Mt Tabor Park & Reservoirs History: From Potable Water to Historic Treasure
You may thank your Mt Tabor Neighborhood Association (MTNA) Board members, Friends of Mt Tabor Park, and other Mt Tabor Park supporters and volunteers from around the Portland metro area for the continued existence of our simple yet glorious reservoir pools, especially the stunning views from above Reservoir 6, which runs along SE 60th Ave.
History: Way back in the mists of time (circa 2014):
“.... In 2014, when the Portland Water Bureau revealed its plans for disconnecting the Mt. Tabor Reservoirs from the drinking water system, citizens discovered the bureau intended to block all water sources to the reservoirs, leaving them forever as giant, empty, scars in the middle of Mt. Tabor Park. And unlike at Washington Park, Water Bureau engineers hadn’t set aside any money, or made any plans, for how to repair Mt. Tabor Park after disconnect construction. Volunteers with MTNA mobilized to force the city to come up with a reasonable plan that recognized the reality that the historic reservoirs, and their iconic deep-water views, are central to Mt. Tabor Park. That is why the reservoirs on Tabor have water in them today. Yay for engaged citizens, and the home they find in the Neighborhood Association system!”
Source: Visit the Who We Are and What We Do pages on our neighborhood website (MTNA), where you can read about how your neighbors and neighborhood association saved the Mt Tabor Reservoirs for all Mt Tabor Park visitors to enjoy.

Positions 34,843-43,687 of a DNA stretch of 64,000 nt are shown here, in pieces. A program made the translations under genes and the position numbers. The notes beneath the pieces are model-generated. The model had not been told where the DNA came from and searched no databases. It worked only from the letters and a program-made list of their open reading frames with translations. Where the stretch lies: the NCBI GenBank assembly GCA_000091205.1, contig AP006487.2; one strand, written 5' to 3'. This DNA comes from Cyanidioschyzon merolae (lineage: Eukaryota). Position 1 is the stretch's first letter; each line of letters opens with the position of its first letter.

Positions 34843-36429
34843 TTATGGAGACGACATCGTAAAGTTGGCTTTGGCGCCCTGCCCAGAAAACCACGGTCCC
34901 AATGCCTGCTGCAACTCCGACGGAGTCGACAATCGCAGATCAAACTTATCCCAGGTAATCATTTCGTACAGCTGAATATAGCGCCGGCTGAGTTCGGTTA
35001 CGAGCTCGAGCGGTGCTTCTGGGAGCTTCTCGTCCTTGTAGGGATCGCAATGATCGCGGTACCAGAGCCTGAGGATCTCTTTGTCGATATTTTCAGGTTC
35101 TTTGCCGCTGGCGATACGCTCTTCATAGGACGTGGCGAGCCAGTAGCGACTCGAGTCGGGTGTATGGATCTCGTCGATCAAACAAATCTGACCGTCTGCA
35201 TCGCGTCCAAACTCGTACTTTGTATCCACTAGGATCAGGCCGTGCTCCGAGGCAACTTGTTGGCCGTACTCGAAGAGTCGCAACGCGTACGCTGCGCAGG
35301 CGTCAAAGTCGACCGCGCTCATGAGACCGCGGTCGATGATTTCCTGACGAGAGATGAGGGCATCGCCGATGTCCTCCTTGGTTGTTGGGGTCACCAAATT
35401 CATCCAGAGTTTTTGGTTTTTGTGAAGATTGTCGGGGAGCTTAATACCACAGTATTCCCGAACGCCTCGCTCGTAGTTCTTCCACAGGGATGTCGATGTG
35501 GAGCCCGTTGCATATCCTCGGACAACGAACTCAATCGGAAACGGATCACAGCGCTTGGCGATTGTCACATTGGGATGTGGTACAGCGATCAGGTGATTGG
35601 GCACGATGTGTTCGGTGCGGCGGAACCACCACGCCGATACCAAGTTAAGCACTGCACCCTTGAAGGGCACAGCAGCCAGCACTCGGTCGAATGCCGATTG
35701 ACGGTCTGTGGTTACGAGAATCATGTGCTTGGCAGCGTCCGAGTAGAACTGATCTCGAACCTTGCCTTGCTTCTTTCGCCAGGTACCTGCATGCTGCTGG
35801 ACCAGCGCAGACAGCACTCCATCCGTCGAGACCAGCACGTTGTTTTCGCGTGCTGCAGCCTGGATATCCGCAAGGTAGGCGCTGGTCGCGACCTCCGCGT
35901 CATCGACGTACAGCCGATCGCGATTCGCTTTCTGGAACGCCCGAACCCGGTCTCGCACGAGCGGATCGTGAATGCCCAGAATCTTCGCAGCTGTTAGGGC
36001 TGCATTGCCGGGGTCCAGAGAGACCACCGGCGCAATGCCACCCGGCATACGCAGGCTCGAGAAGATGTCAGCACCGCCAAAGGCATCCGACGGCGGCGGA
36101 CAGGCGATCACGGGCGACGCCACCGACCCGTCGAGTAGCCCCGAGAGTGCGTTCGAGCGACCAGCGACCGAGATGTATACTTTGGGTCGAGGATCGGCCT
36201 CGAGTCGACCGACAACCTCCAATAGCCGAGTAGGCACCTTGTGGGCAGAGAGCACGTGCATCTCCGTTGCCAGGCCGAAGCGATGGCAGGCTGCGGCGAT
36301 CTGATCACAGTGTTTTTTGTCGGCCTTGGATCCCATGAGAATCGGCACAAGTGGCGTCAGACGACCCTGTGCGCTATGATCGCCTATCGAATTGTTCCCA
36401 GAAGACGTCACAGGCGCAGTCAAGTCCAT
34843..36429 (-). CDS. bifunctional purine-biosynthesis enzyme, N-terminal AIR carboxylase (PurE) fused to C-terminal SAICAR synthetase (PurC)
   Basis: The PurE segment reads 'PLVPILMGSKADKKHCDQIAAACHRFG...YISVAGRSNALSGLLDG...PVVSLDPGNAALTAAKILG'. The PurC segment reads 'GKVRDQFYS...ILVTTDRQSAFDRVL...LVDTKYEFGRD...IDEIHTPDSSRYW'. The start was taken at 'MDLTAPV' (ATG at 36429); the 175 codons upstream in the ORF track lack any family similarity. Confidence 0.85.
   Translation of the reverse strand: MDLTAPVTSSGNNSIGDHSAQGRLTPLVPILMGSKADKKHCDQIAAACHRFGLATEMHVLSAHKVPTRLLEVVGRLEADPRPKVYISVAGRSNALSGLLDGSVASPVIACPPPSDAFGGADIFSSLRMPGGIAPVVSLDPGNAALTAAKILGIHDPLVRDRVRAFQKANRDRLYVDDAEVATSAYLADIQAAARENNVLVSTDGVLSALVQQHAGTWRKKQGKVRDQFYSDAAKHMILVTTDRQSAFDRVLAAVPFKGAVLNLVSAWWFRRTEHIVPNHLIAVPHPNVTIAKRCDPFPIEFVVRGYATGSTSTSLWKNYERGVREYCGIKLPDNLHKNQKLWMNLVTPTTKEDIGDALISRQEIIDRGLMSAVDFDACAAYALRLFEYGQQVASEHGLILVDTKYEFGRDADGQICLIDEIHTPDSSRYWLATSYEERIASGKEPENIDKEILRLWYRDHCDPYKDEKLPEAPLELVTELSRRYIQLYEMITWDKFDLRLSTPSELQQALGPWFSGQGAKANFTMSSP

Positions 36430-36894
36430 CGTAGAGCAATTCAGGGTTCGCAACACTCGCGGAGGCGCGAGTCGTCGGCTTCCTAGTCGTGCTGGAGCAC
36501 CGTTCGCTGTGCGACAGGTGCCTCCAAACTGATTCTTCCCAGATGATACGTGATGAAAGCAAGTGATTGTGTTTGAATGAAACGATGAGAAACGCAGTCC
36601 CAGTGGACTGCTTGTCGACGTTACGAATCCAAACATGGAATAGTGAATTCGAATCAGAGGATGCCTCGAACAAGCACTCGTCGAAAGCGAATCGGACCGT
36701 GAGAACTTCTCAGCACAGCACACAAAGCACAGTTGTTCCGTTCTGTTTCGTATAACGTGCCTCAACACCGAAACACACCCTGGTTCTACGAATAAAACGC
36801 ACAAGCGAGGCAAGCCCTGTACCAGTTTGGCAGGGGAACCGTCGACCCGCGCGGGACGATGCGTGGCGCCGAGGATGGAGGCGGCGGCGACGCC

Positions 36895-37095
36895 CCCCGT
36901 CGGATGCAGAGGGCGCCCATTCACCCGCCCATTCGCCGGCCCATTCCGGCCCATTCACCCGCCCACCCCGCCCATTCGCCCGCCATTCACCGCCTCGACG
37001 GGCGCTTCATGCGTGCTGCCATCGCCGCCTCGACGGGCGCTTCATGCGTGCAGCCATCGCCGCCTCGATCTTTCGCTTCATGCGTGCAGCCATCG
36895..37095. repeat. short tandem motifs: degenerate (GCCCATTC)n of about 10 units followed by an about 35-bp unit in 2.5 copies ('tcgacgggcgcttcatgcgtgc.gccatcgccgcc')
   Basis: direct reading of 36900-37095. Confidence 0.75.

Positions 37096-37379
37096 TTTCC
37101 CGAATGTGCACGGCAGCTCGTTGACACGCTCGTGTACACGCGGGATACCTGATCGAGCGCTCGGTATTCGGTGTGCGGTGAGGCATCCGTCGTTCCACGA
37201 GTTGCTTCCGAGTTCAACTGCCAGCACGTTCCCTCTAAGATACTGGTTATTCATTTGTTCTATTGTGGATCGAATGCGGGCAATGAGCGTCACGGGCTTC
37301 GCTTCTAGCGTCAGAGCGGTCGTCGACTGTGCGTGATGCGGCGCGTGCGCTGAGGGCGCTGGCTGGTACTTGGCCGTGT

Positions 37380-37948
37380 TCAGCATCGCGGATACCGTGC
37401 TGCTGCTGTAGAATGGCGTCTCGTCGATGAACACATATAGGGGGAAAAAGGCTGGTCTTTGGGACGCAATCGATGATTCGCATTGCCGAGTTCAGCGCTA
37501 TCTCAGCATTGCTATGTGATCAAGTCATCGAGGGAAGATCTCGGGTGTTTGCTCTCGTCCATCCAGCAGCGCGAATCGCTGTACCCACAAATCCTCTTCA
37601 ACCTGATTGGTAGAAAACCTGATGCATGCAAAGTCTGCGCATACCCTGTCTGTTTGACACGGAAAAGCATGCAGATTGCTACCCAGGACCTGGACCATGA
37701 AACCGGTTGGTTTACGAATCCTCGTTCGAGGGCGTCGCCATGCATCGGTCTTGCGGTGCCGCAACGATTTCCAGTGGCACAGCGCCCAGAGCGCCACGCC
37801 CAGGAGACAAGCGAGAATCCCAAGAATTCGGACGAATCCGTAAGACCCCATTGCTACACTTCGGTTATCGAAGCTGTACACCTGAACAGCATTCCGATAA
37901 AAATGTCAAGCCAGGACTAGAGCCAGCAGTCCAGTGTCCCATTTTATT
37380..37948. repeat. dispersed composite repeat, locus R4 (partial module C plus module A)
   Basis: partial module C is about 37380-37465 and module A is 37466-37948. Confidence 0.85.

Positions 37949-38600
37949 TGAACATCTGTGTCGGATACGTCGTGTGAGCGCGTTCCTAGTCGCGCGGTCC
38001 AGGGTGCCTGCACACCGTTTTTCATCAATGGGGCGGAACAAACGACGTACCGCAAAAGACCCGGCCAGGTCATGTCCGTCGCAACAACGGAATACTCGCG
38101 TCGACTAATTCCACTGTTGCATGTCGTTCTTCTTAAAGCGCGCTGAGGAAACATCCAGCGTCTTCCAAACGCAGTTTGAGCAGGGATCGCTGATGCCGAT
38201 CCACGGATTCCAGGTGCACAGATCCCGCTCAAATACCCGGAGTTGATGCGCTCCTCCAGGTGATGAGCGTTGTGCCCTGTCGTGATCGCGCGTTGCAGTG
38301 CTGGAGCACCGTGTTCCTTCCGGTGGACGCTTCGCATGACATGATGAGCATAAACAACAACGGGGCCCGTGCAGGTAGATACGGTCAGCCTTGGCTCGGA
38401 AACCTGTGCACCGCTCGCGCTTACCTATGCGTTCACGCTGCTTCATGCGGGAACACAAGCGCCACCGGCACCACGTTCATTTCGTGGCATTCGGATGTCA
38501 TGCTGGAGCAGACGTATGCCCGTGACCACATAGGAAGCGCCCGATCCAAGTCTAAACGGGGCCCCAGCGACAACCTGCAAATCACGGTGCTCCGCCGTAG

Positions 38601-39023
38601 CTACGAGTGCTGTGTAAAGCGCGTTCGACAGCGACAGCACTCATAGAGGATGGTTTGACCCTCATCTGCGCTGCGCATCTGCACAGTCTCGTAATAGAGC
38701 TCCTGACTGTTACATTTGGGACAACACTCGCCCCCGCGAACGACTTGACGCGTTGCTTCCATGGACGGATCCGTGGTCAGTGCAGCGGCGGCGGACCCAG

You can also thank neighbors and our MTNA Board members for preventing the City in 2018 from selling off Mt Tabor Park land. Some of you may remember when we filled the meeting room to let City Commissioner Fritz know that she should terminate the process the City Commissioners started that would have enabled them to sell off that park land (at the Salmon St entrance). Advocacy works!
You can find articles about the averted park land sell-off by searching online, e.g. using these keywords: mt tabor park commissioner fritz sell land.
Read more about the history of Mt Tabor Park at the MTNA website and the Friends of Mt Tabor Park website.
Note from Laura: For some reason, WIX (our website and blogging platform) does not show the blog post publication date (unless you peer at the URL). This seems to be a thing or trend with website and blog designers and content creators, i.e. not telling readers when the site's pages or posts were updated or published, but it's very annoying so: this blog post was published on 1/16/22, updated 2/6/22.